Science Fair Project Encyclopedia
Importance and function
The comune provides many of the basic civil functions: registry of births and deaths, registry of deeds, contracting for local roads and public works, etc. It is headed by a mayor (sindaco) assisted by a council of aldermen, the Consiglio Comunale. The offices of the comune, referred to as the Municipio, are housed in a building usually called the Palazzo Comunale.
As of the 2001 census, there were 8,101 comuni in Italy; they vary considerably in area and population.
For example, the commune of Rome (Lazio) has an area of 1,285.30 sq. km and a population of 2,546,804, and is both the largest and the most populated commune in Italy; Fiera di Primiero, in the province of Trento, is the smallest commune by area, with only 0.10 sq. km, and Morterone (province of Lecco) is the smallest by population, with only 33 inhabitants.
The density of comuni varies widely by province and region: the province of Bari, for example, has 1,564,000 inhabitants in 48 communes, or over 32,000 inhabitants per commune; whereas the province of Aosta has 121,000 inhabitants in 74 communes, or 1,630 inhabitants per commune — roughly twenty times more communal units per inhabitant. There are inefficiencies at both ends of the scale, and there is concern about optimizing the size of the communes so they may best function in the modern world, but planners are hampered by the historical resonances of the communes, which often reach back many hundreds of years, or even a full millennium: while provinces and regions are creations of the central government, and subject to fairly frequent border changes, the natural cultural unit is indeed the comune, — for many Italians, their hometown: in recent years especially, it has thus become quite rare for comuni either to merge or to break apart.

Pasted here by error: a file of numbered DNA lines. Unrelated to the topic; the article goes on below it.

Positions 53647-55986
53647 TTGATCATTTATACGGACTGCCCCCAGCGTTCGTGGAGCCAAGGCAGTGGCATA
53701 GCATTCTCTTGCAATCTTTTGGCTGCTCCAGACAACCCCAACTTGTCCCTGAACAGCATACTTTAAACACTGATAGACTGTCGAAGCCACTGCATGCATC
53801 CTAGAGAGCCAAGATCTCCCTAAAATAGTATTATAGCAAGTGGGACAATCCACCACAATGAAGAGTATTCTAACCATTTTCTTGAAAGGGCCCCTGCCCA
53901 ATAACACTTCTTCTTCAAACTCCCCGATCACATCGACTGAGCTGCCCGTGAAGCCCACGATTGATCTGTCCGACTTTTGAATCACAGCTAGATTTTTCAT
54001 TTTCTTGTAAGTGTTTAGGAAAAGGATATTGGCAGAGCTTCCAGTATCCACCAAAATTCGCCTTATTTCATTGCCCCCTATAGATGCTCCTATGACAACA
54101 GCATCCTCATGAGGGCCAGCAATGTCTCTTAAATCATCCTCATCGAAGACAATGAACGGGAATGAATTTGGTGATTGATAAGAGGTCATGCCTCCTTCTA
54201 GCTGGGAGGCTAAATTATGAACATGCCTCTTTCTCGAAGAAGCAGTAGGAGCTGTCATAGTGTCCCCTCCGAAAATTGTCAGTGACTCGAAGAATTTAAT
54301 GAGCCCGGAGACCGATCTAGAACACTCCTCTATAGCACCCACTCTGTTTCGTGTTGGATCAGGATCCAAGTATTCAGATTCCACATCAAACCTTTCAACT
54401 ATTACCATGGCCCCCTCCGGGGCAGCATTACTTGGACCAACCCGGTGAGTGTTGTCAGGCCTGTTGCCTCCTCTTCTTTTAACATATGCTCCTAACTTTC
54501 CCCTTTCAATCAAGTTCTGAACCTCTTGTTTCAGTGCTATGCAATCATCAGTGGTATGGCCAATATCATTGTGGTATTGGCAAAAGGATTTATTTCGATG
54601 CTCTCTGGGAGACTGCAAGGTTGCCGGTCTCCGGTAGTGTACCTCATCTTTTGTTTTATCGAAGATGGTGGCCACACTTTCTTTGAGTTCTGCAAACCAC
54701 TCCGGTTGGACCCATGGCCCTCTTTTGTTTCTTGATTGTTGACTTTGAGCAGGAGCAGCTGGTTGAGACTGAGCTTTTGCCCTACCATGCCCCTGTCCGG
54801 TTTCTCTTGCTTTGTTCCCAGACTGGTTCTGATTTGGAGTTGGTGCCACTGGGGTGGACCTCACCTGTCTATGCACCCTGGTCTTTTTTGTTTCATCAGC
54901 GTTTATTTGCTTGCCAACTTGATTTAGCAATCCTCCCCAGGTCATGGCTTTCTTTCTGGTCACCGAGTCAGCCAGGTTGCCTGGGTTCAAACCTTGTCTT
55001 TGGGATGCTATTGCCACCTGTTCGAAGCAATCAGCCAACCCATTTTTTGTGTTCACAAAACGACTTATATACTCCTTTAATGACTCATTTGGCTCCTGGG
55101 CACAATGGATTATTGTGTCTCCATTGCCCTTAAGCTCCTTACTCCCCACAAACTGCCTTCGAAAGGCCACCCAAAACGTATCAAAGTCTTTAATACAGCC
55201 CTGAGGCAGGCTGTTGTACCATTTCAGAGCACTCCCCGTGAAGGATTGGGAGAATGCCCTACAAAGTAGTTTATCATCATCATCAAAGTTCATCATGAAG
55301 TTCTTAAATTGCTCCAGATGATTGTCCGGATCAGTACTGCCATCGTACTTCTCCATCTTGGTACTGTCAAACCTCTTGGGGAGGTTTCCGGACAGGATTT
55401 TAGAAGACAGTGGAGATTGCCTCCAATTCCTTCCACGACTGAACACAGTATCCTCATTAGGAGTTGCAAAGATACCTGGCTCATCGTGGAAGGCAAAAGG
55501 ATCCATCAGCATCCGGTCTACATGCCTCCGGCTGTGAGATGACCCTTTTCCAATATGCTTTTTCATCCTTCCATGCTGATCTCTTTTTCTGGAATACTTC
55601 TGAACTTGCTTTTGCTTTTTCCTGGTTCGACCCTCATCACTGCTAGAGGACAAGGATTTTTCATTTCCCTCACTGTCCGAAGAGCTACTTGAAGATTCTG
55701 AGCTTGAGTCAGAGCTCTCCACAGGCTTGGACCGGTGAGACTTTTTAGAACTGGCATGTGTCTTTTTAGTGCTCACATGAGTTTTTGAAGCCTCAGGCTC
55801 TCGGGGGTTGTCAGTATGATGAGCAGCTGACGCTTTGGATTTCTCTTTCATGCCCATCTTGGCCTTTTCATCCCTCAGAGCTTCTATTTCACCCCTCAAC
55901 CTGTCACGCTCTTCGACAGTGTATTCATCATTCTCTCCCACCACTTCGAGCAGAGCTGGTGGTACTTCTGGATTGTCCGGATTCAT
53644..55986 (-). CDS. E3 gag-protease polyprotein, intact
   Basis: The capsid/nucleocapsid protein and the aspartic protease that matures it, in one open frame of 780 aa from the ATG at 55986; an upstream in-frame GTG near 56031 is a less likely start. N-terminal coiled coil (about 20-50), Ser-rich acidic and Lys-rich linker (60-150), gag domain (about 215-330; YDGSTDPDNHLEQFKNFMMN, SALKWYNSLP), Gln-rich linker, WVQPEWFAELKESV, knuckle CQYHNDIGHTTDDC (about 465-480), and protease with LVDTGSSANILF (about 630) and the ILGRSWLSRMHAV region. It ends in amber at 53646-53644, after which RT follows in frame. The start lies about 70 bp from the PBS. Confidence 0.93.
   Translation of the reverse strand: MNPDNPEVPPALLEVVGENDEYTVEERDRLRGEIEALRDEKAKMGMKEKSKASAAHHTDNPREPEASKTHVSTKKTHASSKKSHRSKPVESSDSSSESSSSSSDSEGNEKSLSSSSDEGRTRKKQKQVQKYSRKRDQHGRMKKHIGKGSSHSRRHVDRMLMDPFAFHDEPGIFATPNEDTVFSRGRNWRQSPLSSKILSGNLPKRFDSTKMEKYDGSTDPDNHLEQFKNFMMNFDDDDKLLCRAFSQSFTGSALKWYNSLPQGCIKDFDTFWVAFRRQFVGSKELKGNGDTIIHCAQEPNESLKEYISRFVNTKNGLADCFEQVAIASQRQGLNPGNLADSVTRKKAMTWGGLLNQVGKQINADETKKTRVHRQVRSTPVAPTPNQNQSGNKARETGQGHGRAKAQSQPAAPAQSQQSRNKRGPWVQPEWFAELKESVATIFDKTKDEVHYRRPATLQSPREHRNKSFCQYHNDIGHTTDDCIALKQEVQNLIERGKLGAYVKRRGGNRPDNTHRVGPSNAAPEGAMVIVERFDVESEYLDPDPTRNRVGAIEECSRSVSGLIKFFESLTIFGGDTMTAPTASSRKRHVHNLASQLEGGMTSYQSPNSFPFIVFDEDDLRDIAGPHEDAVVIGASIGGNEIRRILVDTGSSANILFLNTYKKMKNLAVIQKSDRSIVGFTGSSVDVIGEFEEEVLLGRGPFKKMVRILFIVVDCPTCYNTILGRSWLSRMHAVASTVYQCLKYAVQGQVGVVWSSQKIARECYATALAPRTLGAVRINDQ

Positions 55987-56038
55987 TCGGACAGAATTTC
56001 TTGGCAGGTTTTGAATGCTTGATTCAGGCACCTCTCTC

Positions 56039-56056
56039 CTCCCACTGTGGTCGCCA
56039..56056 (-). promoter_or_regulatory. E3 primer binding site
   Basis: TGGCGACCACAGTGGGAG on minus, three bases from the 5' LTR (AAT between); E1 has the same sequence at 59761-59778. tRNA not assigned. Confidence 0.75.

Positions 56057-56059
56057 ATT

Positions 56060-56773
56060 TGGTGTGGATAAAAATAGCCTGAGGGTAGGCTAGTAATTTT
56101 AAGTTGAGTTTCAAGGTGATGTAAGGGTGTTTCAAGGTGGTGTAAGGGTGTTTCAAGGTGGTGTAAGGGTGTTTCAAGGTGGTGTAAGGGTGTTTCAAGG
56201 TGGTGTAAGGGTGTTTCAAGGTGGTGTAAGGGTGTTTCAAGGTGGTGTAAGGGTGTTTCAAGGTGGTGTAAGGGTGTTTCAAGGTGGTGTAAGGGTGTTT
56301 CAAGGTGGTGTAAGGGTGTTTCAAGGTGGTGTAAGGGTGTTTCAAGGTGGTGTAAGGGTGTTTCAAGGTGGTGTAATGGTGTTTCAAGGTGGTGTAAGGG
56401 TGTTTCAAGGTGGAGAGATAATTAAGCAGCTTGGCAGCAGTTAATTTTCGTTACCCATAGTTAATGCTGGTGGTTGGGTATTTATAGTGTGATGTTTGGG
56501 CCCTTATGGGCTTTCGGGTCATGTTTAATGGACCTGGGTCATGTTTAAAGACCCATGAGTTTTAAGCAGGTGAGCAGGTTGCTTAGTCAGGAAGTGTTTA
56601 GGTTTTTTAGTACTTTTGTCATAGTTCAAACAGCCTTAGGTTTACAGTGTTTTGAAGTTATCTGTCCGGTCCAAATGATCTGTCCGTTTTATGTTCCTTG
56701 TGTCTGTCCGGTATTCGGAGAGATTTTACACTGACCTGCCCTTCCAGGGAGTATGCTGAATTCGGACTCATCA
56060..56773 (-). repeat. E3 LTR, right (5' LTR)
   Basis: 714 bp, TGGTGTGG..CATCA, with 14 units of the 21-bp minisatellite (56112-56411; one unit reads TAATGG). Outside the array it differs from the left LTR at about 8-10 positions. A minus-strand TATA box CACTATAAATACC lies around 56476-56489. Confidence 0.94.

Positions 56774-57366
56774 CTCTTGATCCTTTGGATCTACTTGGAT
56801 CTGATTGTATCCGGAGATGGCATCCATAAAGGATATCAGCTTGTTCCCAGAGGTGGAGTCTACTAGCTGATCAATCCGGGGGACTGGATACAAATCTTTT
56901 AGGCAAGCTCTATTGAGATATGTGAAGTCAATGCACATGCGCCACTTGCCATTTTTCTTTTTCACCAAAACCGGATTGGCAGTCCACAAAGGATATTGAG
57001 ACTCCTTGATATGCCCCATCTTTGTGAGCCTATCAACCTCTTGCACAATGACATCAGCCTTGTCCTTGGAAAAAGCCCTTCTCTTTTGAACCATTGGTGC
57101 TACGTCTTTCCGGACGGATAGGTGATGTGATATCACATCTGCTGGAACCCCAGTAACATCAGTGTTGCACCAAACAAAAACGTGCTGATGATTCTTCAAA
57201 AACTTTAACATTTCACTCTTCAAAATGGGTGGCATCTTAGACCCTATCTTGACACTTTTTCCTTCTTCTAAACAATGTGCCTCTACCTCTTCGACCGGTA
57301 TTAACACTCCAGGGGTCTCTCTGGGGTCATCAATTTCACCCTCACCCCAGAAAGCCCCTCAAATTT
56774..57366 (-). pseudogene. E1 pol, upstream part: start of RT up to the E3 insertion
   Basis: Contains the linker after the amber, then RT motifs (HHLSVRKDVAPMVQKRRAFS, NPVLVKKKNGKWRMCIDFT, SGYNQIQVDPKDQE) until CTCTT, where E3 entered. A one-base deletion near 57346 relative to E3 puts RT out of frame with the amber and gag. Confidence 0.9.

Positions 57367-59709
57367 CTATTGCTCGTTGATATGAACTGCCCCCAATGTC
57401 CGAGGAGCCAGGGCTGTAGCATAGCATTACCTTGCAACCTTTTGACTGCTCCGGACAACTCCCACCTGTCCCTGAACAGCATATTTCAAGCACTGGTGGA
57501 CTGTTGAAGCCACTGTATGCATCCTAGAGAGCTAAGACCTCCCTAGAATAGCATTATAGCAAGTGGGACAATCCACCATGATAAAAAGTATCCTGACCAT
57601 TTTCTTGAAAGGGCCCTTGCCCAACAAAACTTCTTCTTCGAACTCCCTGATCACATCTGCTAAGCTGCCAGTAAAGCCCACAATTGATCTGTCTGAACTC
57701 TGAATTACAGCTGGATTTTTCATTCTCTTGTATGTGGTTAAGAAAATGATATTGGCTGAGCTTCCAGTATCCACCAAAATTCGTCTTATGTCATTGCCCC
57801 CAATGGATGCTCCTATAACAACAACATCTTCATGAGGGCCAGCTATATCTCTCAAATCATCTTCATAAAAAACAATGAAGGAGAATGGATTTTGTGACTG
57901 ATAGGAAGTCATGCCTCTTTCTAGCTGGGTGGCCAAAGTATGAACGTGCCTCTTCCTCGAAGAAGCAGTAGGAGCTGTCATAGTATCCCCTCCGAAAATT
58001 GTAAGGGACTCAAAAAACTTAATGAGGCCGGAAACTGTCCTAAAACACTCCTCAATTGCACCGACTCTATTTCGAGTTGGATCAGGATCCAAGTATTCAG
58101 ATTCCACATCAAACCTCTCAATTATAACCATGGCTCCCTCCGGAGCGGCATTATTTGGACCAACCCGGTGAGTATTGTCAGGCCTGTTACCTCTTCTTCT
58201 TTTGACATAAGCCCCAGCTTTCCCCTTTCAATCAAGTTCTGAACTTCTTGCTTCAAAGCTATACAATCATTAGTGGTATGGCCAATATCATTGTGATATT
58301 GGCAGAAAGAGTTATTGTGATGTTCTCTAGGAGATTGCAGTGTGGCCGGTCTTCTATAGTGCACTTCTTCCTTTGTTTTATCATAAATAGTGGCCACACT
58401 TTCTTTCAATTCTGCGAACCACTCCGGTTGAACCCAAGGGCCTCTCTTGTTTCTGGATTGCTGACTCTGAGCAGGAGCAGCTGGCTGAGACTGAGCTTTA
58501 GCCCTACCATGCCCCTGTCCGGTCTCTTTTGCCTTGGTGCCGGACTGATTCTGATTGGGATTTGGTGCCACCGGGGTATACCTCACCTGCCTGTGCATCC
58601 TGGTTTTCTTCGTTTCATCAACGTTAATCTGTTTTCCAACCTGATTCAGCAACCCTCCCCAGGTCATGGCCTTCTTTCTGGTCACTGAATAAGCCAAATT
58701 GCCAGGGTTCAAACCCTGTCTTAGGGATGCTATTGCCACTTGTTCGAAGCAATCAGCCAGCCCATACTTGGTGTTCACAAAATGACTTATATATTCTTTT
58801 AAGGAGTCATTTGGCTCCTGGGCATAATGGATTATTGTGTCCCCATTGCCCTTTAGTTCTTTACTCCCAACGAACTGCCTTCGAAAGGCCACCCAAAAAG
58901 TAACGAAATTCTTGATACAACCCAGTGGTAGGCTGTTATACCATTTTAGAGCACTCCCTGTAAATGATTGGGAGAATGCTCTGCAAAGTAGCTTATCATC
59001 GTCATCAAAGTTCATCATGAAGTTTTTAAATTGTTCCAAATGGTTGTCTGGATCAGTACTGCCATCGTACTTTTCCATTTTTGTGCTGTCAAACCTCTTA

A comune usually comprises:
- a principal town, that almost always gives its name to the comune; such a town is referred to as the capoluogo of the comune; the word comune is therefore naturally used in casual speech to refer to the town hall.
- other outlying areas called frazioni (singular: frazione, abbreviated Fraz.), each usually headed by a small town or village. The frazioni have no independent administrative existence, and in recent years have become less important. Within the frazioni yet smaller places are called localitÓ (abbreviated Loc., as in the phonebook).
Some few frazioni are more populated than the capoluogo; and very occasionally, due to unusual circumstances or to the depopulation of the latter, the town hall and its administrative functions move to one of the frazioni: but the comune still keeps the name of the capoluogo.
The contents of this article is licensed from www.wikipedia.org under the GNU Free Documentation License. Click here to see the transparent copy and copyright details